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Book Cover for: Analogous Uses of Language, Eucharistic Identity, and the 'Baptist' Vision, Aaron James

Analogous Uses of Language, Eucharistic Identity, and the 'Baptist' Vision

Aaron James

This book considers a 'baptist' account of the identity of the church, Jesus' body, and the communion elements in the Lord's Supper. It does so in conversation with Thomas Aquinas, Balthasar Hubmaier, and James Wm. McClendon, Jr. in the context of contemporary Baptist engagements with ecumenical Christianity and of contemporary philosophy of language. In a very creative and imaginative way it sets the stage for an account of the identity of Jesus' body, the bread and wine, and the church, that makes a constructive contribution to ecumenical Christianity

Book Details

  • Publisher: Wipf & Stock Publishers
  • Publish Date: Apr 7th, 2014
  • Pages: 274
  • Language: English
  • Dimensions: 9.00in - 6.00in - 0.55in - 0.00lb
  • EAN: 9781498269711
  • Categories: Christianity - DenominationsChristian Church - GeneralChristian Theology - General

About the Author

Aaron B James teaches Religion and Philosophy at Sinclair Community College in Dayton, OH, USA

Praise for this book

'Aaron James shows how an ecumenically-minded Baptist theologian can take up the theme of Eucharist with creativity, grace, and an inspiring desire to lift up our hearts toward the wondrous sacrament of unity and sacrament of charity. He powerfully reminds us why this may well be the most important conversation that Christians can have today.'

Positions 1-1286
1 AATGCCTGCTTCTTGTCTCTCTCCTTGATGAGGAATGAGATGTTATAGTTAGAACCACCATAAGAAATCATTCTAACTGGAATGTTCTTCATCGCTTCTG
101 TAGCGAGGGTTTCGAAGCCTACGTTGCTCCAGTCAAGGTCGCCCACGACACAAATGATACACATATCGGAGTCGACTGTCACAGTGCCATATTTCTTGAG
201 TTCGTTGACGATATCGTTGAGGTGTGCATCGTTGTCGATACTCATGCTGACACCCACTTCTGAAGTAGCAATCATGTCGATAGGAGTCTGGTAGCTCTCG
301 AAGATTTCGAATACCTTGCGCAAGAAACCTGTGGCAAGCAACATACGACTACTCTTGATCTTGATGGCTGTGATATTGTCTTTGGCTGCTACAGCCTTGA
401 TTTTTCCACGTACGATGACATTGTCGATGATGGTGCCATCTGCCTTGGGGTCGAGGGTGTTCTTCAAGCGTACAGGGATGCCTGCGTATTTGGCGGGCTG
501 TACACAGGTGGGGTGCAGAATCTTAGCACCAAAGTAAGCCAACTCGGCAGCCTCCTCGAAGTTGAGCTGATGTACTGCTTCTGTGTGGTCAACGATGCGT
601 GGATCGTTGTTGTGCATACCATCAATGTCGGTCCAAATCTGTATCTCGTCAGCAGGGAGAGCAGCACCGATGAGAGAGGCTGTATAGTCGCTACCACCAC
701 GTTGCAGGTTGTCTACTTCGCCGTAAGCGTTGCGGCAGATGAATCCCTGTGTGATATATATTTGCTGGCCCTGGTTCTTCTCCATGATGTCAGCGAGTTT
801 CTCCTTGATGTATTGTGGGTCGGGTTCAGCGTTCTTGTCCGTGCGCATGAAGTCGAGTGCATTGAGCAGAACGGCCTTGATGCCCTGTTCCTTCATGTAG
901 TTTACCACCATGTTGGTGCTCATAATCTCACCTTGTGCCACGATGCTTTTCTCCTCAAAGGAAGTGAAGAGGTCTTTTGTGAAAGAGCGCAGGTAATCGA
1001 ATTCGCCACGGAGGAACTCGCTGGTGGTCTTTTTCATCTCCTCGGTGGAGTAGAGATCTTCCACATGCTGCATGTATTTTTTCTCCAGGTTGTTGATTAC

-Matthew Levering, University of Dayton, Ohio, USA

'In the spirit of Jim McClendon, Aaron James mines cognate Christian traditions for the most appropriate ways to articulate the revelation given us in Jesus. He finds the key in analogous uses of language, showing how it can be a critical tool for understanding revelation itself as well as communicating among traditions which have often developed separately.'
-David Burrell, C.S.C., Hesburgh Chair of Theology and Philosophy, University of Notre Dame, USA

'The brokenness of Christ's body is nowhere more readily and tragically manifest than at the Lord's Supper. Aaron James provides a fresh direction from which to approach issues that have historically divided the church. He demonstrates how analogous uses of language, present in both Baptist and Catholic theology, can lead to new understandings of the Lord's claim, This is my body. Engaging a wide range of theologians--such as Aquinas, Hubmaier, Schmemann, and McClendon--James moves us all one step closer to a common table.'
-Elizabeth Newman, Eula Mae and John Baugh Professor of Theology and Ethics, Baptist Theological Seminary at Richmond,